Paul's Passing Thoughts

Another Purpose for Preaching the Gospel to Ourselves: Perpetual Death and Rebirth in Sanctification

Posted in Uncategorized by Paul M. Dohse Sr. on June 28, 2013

ppt-jpeg4Here at PPT and TANC we like to learn new things, especially in regard to Calvinism and Reformed theology. Recently, we have discovered another purpose behind “preaching the gospel to ourselves every day.” The Reformed term for it is, mortification and vivification. What’s that? It is the perpetual subjective experience of death and rebirth in sanctification. As we use the Scriptures to gain a deeper and deeper understanding of our wickedness, we experience a mourning over our vile condition (death) resulting in joy (rebirth). This passive “subjective experience” enables us to live our Christian life by the same gospel that saved us. Who knew? Truly, in regard to creepiness, Calvinism is the gift that keeps giving and giving.

Of course, this approach is necessary so that we can continually live our Christian lives by faith alone because in Calvinism one is still under the law and in constant need of atoning and re-salvation. This perpetual death and rebirth imputes the perfect obedience of Christ to our justification in sanctification and the law is satisfied. It’s sanctification with two squirts of Hinduism.

We see the premise of this idea in Luther’s Heidelberg Disputation (Thesis 16, 17), and John Piper’s Christian Hedonism. Piper is adamant that joy is continually evidenced in a Christian’s life as proof of salvation. Right, because the perpetual baptism of death and resurrection must experience the exultation of resurrection and not just death. A melancholy Christian is a half gospel that is only death; resurrection must follow for the perpetual cycle to be valid.  Michael Horton sates it this way in his book on systematic theology:

Progressive sanctification has two parts: mortification and vivification, “both of which happen to us by participation in Christ,” as Calvin notes….Subjectively experiencing this definitive reality signified and sealed to us in our baptism requires a daily dying and rising. That is what the Reformers meant by sanctification as a living out of our baptism….and this conversion yields lifelong mortification and vivification “again and again.” Yet it is critical to remind ourselves that in this daily human act of turning, we are always turning not only from sin but toward Christ rather than toward our own experience or piety (pp. 661-663 [Calvin Inst. 3.3.2-9]).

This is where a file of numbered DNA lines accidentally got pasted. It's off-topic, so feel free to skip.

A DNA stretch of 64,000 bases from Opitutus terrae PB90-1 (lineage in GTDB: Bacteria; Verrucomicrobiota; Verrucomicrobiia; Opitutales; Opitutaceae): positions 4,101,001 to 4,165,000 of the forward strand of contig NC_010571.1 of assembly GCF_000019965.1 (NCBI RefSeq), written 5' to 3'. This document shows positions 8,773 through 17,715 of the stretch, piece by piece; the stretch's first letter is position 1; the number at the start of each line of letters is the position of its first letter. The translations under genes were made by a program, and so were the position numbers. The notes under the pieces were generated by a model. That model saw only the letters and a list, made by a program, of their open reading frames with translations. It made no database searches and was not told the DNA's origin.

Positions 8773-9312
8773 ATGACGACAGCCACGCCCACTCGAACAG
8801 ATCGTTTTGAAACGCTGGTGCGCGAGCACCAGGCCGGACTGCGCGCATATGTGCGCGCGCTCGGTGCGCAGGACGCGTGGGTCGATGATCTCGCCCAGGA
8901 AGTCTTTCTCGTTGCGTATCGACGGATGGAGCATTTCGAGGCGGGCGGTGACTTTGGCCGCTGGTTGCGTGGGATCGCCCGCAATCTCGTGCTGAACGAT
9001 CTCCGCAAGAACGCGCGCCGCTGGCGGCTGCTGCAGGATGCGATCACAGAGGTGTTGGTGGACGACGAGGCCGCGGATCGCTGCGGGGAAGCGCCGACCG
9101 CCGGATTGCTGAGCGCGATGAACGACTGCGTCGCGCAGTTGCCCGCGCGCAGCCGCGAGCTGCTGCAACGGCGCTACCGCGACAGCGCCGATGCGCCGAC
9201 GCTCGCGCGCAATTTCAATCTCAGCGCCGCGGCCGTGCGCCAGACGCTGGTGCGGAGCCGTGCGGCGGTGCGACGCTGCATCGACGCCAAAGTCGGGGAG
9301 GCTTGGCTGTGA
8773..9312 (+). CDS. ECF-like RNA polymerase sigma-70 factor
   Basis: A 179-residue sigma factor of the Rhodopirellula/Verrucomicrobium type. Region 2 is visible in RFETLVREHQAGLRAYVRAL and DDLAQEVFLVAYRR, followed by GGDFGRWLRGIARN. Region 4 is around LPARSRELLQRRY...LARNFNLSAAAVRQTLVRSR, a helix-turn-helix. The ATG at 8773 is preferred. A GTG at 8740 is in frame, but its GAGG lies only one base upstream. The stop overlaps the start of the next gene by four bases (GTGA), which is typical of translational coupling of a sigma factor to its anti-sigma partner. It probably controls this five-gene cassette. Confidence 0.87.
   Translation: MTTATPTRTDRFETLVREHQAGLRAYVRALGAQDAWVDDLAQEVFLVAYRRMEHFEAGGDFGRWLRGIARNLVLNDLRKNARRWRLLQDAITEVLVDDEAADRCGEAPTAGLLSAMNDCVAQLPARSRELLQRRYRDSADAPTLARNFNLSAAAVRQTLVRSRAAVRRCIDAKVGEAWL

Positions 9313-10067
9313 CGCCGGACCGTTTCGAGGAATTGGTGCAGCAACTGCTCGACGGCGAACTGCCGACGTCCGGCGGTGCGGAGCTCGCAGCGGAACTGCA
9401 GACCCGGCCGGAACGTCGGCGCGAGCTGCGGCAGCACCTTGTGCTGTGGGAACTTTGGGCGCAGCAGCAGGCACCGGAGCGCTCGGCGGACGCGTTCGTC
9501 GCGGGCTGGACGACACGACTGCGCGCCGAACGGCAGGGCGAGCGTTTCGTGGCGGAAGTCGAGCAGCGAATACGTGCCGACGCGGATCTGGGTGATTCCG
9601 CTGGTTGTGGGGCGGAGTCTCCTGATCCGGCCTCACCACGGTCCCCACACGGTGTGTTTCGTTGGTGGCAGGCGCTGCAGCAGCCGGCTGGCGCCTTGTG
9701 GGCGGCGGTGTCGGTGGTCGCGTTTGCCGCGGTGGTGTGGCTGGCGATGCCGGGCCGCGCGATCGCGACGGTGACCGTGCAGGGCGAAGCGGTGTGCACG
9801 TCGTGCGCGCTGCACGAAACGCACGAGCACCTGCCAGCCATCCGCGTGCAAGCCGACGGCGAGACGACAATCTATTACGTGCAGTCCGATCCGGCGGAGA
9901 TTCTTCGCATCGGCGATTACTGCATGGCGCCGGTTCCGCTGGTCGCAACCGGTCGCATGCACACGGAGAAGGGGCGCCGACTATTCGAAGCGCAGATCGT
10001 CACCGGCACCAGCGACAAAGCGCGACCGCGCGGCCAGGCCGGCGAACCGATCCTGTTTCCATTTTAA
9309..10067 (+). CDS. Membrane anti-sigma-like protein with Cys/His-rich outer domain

Stay tuned as we gleefully serve you with stuff that is truly stranger than science itself.


3 Responses

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  1. paulspassingthoughts said, on June 28, 2013 at 9:46 PM

    Reblogged this on Clearcreek Chapel Watch.


  2. Nelvan Evans said, on June 29, 2013 at 2:06 AM

    06/27/2013 (CA) Nelvan & Sheri Evans PRAISE UPDATE

    PRAISE! Nelvan Evans had his back surgery today at 4 pm. Dr. Ananda came out at 6:10 pm and said everything went great. He was able to remove what was causing the nerves to be pinched and make the passage for the nerves etc to go thru at L3 & L4 and at the bottom R & L. Went in to the recovery room at 8 pm and Nelvan was sitting up and when I left at 9:30 pm he had stood up twice and was still sitting up. My brother and I came home because they didn’t know when his room would be ready. The doctor said if all goes well tomorrow Nelvan will come home on Saturday. Thank you all for your love and prayers. God heard them all. Blessings and love, Sheri

    06/28/2013 – Nelvan was walking the hall WITHOUT the walker; went up/down 3 steps and later 6 steps. He has pain only at the surgery site. PTL NO MORE PAIN DOWN THE RIGHT LEG!!! He did very well with the physical therapist today and is eating real food. Looks like he will be coming home tomorrow.


  3. freegracefull said, on June 29, 2013 at 2:41 PM

    I really wish I could understand what Horton said. And the things that Piper writes must be really cool too because most can’t even understand them. Hence it must be true, because they’re clergymen and educated and we’re not. If it looks good, eat it.


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